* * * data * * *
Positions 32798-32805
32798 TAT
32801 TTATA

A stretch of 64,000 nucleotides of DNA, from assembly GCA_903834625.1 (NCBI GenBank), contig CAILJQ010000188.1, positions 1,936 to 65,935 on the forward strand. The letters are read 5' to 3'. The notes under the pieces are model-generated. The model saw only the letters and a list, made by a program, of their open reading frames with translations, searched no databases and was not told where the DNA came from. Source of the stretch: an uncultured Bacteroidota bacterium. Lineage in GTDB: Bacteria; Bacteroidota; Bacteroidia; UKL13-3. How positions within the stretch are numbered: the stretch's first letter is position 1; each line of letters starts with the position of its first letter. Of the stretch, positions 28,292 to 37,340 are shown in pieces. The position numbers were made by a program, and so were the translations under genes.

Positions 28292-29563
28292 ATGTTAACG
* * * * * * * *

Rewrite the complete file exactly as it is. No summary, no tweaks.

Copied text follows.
Positions 32798-32805
32798 TAT
32801 TTATA

A stretch of 64,000 nucleotides of DNA, from assembly GCA_903834625.1 (NCBI GenBank), contig CAILJQ010000188.1, positions 1,936 to 65,935 on the forward strand. The letters are read 5' to 3'. The notes under the pieces are model-generated. The model saw only the letters and a list, made by a program, of their open reading frames with translations, searched no databases and was not told where the DNA came from. Source of the stretch: an uncultured Bacteroidota bacterium. Lineage in GTDB: Bacteria; Bacteroidota; Bacteroidia; UKL13-3. How positions within the stretch are numbered: the stretch's first letter is position 1; each line of letters starts with the position of its first letter. Of the stretch, positions 28,292 to 37,340 are shown in pieces. The position numbers were made by a program, and so were the translations under genes.

Positions 28292-29563
28292 ATGTTAACG